2. You raise good points. I’d also wonder if the passengers who died in Colgan 3407 had been aware of what came out later regarding their flight crew (that their captain had failed multiple checkrides and that their first officer had minimal flight experience and had not slept the night before and was sick) if they’d have booked the flight with Colgan anyway. And I wonder how many assumed that the flight crew was the standard Continental flight crew given the logo on the plane.

    • I guess I should mention that I prefer mainline carriers. I don’t want to fly on jets with regional staff, but sometimes I don’t have a choice. i.e. I flew from IND to YQB recently. There are really only regional choices on that flight (with connections in either DTW, ORD or EWR).
      I guess flying out of IND I’ll only be able to avoid regional carriers and regional jets when they no longer exist. Until then I’m stuck with ExpressJet, Pinnacle and American Eagle.

  3. Zoomie 91 Says:

    It’s a good thing that the flying public doesn’t know that most airline pilots wouldn’t put their mother-in-law, much less their family, on a commuter flight, for all the reasons you mentioned. You’re bound to get flack from the commuter rabble, but who cares? The fact is, they’re as a group less qualified and less competent. That’s not safe, and they shouldn’t be dressed up by the airline as if they were the same as the mainline pilots.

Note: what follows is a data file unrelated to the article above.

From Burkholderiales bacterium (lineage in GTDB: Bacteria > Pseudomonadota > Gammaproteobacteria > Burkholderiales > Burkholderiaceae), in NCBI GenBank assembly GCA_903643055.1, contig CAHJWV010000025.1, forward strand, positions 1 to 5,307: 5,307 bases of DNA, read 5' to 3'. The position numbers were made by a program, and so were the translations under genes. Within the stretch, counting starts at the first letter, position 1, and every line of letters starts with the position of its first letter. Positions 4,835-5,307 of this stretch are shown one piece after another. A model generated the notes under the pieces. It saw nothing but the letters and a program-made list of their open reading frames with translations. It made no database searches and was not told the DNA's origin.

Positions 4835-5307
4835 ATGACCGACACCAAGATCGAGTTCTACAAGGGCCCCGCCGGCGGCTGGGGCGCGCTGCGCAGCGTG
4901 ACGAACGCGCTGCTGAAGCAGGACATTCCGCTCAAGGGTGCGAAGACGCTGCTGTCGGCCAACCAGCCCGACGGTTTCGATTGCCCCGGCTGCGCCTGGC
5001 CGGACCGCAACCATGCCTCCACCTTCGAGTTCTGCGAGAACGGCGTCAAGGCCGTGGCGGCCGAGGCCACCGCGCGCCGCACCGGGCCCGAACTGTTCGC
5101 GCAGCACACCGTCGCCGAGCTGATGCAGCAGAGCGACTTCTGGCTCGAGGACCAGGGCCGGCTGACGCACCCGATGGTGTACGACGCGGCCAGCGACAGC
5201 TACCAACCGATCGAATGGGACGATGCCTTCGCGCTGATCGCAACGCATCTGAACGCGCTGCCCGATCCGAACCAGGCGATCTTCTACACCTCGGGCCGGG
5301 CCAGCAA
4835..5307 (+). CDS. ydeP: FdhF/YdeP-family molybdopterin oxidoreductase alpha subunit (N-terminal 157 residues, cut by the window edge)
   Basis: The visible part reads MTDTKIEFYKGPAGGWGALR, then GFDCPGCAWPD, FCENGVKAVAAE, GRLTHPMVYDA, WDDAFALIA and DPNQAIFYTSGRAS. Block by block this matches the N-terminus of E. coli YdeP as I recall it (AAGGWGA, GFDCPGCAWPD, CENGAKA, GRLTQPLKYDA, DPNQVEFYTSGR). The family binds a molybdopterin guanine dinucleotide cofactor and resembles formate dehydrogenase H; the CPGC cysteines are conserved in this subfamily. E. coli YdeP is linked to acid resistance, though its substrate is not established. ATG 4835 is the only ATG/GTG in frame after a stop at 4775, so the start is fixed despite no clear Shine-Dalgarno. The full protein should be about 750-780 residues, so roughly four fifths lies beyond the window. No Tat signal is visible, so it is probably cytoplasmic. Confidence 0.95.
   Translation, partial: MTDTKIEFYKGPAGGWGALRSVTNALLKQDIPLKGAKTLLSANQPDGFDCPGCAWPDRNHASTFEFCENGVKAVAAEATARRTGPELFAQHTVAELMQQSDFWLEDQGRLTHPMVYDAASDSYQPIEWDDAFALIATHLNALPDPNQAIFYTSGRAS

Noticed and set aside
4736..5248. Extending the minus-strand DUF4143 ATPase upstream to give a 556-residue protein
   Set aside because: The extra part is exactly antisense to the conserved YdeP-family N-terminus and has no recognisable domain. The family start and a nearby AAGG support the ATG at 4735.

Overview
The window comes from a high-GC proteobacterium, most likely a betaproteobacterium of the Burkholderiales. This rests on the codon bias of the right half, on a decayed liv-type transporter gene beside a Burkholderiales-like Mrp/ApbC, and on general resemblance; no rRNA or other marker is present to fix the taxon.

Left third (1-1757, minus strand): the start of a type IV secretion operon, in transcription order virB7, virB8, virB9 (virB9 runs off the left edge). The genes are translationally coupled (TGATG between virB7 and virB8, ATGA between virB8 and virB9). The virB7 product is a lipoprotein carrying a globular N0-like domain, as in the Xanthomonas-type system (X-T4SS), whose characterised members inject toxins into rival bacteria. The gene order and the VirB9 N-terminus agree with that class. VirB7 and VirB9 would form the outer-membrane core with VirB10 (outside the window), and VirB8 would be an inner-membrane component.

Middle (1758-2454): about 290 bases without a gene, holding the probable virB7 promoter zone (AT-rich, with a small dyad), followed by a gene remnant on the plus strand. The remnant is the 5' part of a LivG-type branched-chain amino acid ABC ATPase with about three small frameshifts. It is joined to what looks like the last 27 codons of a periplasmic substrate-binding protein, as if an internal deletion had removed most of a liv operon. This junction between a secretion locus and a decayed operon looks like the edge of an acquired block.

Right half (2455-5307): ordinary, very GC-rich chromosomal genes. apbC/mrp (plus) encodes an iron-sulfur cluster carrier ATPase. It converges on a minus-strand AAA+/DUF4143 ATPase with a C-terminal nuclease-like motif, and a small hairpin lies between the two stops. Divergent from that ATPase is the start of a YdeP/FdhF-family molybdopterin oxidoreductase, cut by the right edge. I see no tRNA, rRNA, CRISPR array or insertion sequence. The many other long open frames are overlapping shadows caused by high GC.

• Tell it like it is, brutha. I’m not too worried about protests from commuter pilots–they’re all either starving on their food stamp wages, or appearing on Dancing With The Stars. Thanks for commenting.

  4. I wouldn’t say they are less competent but they are definitely held to different standards by their employer. Most of these regional carriers have very small profit margins and just to stay in the black have to have quick turnarounds. Industrywide it’s an issue of crews getting enough rest and not being scared of being reprimanded when they KNOW they can’t fly. It’s very annoying that lawmakers are placing blame on other factors besides crew rest/fatigue.
    Also many people don’t seem to know that ValuJet is still flying today (granted with a MUCH younger fleet) as AirTran. A nice merger and name change helps change a customers POV of a company too.

    • You’ve hit on an issue that should be a discussion topic on its own: crew rest. The FAA will not consider regulating rest before a flight sequence, allowing crew members like the 3407 copilot to simply show up for a flight after commuting across the country all night. The airlines and their commuting pilots don’t seem too interested in requiring pre-flight rest either.